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NEWS UPDATES Asean Affairs        21 January 2011

Inflation, policy risk in Indonesia

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Market players should approach Asian currencies with caution this year over inflation concerns and policy risks, Bank of America Merrill Lynch said on Thursday.

"Investors who want to gain in capital and currency markets should rely more on capital markets this year," Christy Tan, Merrill Lynch's director of local currency strategists, said during a news conference.

Policy risk is the primary worry affecting the currency market in Asia, she said. Merrill Lynch expects more regulation by Asian central banks and authorities in an attempt to guard the region from massive inflows of hot money.

She also said the trend of inflationary pressure throughout the region will push Asian central banks to increase interest rates.

"In Indonesia, I expect a 100 basis points raise for 2011," Christy said, indicating the raise would be done in four stages and may start in February.

Merrill Lynch expects the rupiah to be stable at around 9,000 to 9,100 to the US dollar.

"We advise approaching the rupiah more carefully this year. We don't see a great appreciation in the rupiah. In fact, we expect it to be stable at around 9,000," Christy said.

The risk to the rupiah comes from foreign investment in Indonesia's debt market, Bank Indonesia certificates (SBI) and government bonds.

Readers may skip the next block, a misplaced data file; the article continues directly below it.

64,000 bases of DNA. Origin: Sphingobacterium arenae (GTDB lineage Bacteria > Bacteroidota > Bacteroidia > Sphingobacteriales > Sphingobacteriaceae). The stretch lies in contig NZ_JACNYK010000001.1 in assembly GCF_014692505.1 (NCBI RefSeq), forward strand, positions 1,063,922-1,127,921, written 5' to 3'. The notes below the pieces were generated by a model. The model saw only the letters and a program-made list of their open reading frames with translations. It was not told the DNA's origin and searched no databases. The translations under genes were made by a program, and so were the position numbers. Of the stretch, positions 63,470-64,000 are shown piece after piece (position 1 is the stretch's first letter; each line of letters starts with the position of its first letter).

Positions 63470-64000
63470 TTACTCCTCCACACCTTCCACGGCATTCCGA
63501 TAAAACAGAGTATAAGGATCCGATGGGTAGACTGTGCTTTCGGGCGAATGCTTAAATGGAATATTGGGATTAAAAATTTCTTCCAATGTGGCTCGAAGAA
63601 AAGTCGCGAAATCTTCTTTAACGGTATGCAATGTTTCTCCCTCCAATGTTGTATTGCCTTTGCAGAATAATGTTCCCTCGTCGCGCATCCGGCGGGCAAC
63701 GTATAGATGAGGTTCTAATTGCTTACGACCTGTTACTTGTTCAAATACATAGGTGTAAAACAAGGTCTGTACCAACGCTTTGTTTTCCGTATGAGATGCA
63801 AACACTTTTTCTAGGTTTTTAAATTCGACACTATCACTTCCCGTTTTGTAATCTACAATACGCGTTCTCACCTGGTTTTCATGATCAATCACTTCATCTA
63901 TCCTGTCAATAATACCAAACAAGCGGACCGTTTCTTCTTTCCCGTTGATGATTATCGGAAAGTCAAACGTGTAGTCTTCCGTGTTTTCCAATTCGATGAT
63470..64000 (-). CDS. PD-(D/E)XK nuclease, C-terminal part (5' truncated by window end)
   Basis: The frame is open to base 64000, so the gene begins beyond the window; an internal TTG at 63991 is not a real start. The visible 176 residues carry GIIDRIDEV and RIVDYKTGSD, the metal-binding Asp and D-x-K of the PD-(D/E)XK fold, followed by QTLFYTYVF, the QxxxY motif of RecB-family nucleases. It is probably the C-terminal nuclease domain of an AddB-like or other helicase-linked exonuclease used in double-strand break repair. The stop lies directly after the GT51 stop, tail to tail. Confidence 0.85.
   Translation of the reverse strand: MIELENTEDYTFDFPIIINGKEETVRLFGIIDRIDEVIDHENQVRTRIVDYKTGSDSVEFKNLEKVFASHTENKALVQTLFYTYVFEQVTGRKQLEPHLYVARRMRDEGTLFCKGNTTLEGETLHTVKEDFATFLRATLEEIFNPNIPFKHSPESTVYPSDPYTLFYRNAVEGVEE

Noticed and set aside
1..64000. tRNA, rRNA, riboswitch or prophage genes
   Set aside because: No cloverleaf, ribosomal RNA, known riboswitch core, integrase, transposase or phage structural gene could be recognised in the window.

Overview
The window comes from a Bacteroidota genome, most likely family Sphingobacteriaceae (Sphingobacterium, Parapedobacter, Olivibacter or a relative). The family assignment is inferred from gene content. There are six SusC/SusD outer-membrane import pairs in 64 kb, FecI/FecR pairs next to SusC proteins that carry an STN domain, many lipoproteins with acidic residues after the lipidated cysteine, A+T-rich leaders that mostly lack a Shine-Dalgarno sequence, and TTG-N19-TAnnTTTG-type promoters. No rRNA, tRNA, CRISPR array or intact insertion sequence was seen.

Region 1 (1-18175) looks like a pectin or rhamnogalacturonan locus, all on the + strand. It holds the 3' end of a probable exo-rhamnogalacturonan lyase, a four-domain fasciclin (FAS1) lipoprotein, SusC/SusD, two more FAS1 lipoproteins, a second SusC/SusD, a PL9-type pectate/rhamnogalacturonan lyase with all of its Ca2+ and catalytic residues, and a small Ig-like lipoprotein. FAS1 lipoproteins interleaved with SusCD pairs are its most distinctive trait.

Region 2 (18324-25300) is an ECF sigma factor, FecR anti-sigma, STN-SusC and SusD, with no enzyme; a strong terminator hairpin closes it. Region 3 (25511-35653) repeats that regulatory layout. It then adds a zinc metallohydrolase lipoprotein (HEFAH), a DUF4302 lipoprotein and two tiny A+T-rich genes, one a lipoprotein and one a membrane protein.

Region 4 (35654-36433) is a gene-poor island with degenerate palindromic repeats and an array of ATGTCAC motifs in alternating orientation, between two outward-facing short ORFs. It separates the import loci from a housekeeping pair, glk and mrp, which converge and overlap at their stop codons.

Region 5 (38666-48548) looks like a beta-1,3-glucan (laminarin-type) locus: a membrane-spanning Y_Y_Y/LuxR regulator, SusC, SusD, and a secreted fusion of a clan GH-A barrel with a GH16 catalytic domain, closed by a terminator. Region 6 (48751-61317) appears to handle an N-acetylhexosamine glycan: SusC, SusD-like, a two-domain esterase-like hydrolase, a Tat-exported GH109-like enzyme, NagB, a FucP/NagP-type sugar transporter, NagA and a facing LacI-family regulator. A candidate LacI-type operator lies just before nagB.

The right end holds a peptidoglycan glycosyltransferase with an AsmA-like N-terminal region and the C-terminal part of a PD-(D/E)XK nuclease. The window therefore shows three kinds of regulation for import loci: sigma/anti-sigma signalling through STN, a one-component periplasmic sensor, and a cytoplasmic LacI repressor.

Foreigners hold about 30 percent of total bonds outstanding in Indonesia, she said, and the bottom could fall out of the market - not because of Indonesia's internal problem but because of improvements in the West.

"The US economy could grow better than we expect, and investors might want to go back to the developed market."

Bank Indonesia's first priority needs to be regaining the market's confidence by tightening monetary policy, she said.

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This year in Thailand-what next?

04 January 2011
By David Swartzentruber      

It is commonplace in journalism to write two types of articles at the transition point between the year that has passed and the New Year. As this writer qualifies as an “old hand” in observing Thailand with a track record dating back 14 years, it is time take a shot at what may unfold in Thailand in 2011.

The first issue that can’t be answered is the health of Thailand’s beloved King Bhumibol, who is now 83 years old. He is the world's longest reigning monarch, but elaborate birthday celebrations in December failed to mask concern over his health. More

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